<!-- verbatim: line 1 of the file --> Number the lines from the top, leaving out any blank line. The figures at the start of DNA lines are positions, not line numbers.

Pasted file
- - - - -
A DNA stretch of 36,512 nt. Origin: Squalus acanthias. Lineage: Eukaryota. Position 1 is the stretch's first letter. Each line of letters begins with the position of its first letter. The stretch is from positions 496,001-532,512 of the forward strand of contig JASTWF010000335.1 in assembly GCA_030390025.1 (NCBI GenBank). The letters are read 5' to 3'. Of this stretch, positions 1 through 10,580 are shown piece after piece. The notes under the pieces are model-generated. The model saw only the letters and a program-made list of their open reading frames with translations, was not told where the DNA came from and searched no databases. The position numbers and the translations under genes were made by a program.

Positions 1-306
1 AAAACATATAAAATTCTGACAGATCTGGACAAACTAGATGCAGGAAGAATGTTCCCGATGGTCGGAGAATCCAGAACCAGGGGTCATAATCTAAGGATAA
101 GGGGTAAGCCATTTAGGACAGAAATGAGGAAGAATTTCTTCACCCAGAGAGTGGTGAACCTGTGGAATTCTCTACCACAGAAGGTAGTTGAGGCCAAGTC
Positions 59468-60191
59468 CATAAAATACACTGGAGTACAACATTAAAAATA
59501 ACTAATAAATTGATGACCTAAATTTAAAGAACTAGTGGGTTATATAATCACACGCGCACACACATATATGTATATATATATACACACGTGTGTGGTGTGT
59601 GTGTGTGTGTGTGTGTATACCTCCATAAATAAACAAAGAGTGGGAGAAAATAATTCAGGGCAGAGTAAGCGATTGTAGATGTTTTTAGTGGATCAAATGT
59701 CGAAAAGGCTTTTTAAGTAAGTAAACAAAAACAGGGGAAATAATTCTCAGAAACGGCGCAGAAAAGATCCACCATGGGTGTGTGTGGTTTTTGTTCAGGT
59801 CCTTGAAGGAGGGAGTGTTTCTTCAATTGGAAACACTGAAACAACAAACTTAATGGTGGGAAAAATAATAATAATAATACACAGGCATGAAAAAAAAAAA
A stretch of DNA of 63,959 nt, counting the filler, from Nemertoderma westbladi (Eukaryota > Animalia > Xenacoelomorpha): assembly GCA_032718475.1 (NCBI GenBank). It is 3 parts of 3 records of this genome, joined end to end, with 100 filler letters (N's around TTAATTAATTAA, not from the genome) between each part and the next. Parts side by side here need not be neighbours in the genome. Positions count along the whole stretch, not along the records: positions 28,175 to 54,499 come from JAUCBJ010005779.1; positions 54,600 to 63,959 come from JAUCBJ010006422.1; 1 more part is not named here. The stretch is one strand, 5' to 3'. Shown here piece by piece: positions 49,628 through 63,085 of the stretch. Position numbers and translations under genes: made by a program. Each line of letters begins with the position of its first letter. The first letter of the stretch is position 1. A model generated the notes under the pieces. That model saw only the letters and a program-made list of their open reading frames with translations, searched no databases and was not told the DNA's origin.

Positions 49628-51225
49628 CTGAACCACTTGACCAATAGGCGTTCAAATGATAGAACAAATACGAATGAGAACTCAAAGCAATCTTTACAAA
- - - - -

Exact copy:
A DNA stretch of 36,512 nt. Origin: Squalus acanthias. Lineage: Eukaryota. Position 1 is the stretch's first letter. Each line of letters begins with the position of its first letter. The stretch is from positions 496,001-532,512 of the forward strand of contig JASTWF010000335.1 in assembly GCA_030390025.1 (NCBI GenBank). The letters are read 5' to 3'. Of this stretch, positions 1 through 10,580 are shown piece after piece. The notes under the pieces are model-generated. The model saw only the letters and a program-made list of their open reading frames with translations, was not told where the DNA came from and searched no databases. The position numbers and the translations under genes were made by a program.